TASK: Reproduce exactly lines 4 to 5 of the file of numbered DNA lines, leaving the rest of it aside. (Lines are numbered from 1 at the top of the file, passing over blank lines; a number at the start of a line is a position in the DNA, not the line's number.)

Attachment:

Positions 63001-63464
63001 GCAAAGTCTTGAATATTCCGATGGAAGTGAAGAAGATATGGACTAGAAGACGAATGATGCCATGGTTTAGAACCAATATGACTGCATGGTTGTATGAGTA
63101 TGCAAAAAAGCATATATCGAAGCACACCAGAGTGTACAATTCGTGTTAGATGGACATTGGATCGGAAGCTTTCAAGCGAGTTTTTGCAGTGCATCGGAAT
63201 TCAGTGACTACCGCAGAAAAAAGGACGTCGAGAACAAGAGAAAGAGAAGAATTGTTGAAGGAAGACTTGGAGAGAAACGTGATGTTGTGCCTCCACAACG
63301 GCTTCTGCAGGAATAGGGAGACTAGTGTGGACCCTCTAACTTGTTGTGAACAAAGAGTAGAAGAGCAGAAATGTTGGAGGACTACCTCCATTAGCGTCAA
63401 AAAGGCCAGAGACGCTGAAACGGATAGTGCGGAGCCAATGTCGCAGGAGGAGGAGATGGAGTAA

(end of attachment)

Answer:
63201 TCAGTGACTACCGCAGAAAAAAGGACGTCGAGAACAAGAGAAAGAGAAGAATTGTTGAAGGAAGACTTGGAGAGAAACGTGATGTTGTGCCTCCACAACG
63301 GCTTCTGCAGGAATAGGGAGACTAGTGTGGACCCTCTAACTTGTTGTGAACAAAGAGTAGAAGAGCAGAAATGTTGGAGGACTACCTCCATTAGCGTCAA